Comparative Life Cycle Assessment of future mobility scenarios – replacing conventional transport with a modular autonomous electric vehicle fleet.
Main Presenter: Albert-Jan van Zuilichem
Session: Poster Session 1
Transport accounts for most of the CO2 emissions within city centers. Three points of action have been identified to counter this problem. The first, increasing the efficiency of the transport system, would need to make transportation of people and goods “smarter”. The second, speeding up deployment of low-emission energy for transport requires the easy electrification of transport. The third, moving towards zero-emissions vehicles focuses on the production of low- and zero-emission vehicles. These three points of action are being implemented in a modular autonomous electric-vehicle fleet by the company EDAG GmbH. These modular robots are planned to replace all conventional transport of people and goods inside the City Centre of Frankfurt, Germany.
To analyze the improvement this system provides compared to conventional transport, a combination of comparative Life Cycle Assessment will be done for future mobility scenarios. Three scenarios have been identified. The first upscales the current modal split with the projected population growth. The second uses the modal split goals of the local government to create a future mobility scenario. The third is the complete uptake of this autonomous electric vehicle fleet to replace the conventional transport. The mobility simulation software MATSim is used to create the future mobility scenarios. These scenarios are then input into LCA software to compare the different use case scenarios.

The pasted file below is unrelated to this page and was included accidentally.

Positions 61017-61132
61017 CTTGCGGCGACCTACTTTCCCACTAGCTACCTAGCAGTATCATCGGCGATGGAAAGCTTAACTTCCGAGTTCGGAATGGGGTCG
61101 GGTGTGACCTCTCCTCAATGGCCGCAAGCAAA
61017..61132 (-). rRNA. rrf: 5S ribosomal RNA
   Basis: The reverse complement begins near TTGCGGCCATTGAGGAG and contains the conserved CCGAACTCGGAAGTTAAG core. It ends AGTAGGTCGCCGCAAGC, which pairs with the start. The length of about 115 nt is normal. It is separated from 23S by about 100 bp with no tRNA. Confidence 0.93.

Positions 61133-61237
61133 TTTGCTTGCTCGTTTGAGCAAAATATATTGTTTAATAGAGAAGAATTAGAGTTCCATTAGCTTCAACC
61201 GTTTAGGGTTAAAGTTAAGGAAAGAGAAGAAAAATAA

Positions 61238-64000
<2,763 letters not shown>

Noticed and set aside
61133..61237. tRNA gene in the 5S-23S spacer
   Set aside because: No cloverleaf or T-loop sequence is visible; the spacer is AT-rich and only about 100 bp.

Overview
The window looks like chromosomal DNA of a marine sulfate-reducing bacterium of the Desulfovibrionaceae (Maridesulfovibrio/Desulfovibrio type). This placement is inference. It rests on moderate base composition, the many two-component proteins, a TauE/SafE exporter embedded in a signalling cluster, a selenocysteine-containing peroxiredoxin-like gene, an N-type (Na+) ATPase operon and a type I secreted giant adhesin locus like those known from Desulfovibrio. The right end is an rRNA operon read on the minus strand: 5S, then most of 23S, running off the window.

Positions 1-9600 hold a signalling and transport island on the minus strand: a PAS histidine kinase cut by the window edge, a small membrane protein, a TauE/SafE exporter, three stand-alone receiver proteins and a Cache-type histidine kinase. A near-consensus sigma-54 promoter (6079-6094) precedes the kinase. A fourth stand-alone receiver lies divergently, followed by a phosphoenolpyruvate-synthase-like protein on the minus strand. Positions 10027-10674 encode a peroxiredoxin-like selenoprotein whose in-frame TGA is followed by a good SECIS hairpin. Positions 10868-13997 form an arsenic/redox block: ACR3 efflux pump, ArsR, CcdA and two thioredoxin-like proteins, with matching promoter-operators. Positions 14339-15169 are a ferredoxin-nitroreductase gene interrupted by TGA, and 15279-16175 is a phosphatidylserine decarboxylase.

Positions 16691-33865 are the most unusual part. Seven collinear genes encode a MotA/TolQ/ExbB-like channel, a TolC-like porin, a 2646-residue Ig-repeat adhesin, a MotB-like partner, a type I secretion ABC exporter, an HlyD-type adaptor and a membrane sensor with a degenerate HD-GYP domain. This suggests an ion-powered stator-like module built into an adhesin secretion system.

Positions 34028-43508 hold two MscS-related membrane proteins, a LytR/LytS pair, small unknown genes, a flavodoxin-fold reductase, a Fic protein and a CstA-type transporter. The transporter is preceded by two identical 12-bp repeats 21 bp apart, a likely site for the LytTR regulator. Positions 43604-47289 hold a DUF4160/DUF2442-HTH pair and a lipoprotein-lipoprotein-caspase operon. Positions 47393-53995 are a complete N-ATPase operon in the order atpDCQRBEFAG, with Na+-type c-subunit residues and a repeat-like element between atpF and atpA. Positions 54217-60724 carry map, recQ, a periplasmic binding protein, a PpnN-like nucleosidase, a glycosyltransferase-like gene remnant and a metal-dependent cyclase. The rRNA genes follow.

Autonomous vehicle fleet’s have been analyzed for the city centers of Hamburg and Berlin. However, these vehicles were not modular. The unique aspect of the CityBots is their modularity. This translates to the possibility for the CityBots to change function based on the demand of certain services at certain times of the day. The services will not only be transport of people and goods but also delivery of packages, waste collection and a plethora of other services. This innovative product will be a step towards smarter, low-emission cities which will be a step forward in the European Strategy for low-emission mobility. Therefore, it is important to analyze the life cycle emissions of these modular robots to see the full picture of their environmental impacts.